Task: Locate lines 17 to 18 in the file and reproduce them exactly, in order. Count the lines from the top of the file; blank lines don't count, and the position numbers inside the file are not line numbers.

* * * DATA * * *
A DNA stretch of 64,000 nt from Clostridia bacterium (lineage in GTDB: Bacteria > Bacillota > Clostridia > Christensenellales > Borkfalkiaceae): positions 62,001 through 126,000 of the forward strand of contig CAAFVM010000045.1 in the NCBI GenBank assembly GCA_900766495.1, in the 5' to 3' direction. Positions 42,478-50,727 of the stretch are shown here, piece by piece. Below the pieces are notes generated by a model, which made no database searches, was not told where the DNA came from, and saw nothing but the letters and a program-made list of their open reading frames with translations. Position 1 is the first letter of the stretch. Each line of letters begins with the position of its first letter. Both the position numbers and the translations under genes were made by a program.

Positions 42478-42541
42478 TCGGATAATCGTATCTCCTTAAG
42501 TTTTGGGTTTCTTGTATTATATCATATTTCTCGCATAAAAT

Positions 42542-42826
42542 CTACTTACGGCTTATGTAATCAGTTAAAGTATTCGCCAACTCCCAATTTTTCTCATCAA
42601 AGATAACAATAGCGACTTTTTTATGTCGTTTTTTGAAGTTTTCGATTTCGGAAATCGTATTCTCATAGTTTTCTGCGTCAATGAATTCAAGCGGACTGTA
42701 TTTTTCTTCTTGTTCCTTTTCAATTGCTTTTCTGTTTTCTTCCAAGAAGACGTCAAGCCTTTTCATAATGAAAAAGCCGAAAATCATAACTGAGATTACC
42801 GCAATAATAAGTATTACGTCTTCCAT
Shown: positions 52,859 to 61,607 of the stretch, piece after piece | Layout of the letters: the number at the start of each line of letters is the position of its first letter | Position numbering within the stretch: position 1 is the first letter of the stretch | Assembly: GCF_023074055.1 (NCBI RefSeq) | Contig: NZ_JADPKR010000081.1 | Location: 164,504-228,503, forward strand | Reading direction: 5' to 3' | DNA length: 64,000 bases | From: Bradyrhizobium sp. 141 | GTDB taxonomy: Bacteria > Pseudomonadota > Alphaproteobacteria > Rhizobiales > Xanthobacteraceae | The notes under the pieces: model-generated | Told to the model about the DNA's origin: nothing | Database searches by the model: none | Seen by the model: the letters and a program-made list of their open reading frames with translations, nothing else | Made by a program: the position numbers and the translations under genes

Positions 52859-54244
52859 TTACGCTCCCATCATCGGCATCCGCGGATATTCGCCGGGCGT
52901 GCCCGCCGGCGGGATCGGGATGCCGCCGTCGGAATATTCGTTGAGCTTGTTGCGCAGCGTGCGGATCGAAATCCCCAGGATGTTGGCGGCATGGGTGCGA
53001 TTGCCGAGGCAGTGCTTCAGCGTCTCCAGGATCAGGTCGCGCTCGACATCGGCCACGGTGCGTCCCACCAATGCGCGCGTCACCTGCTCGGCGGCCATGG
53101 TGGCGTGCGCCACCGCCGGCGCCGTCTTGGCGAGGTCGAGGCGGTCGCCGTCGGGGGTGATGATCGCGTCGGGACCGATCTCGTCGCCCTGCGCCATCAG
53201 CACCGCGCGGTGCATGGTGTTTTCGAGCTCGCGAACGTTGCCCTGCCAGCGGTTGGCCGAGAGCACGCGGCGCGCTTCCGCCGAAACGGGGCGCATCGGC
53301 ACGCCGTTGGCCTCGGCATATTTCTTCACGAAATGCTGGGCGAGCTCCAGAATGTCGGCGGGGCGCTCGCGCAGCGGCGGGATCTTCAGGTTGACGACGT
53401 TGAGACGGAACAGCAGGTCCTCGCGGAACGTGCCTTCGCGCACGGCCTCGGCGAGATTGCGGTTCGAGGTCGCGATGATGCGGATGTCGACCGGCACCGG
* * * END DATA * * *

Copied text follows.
53301 ACGCCGTTGGCCTCGGCATATTTCTTCACGAAATGCTGGGCGAGCTCCAGAATGTCGGCGGGGCGCTCGCGCAGCGGCGGGATCTTCAGGTTGACGACGT
53401 TGAGACGGAACAGCAGGTCCTCGCGGAACGTGCCTTCGCGCACGGCCTCGGCGAGATTGCGGTTCGAGGTCGCGATGATGCGGATGTCGACCGGCACCGG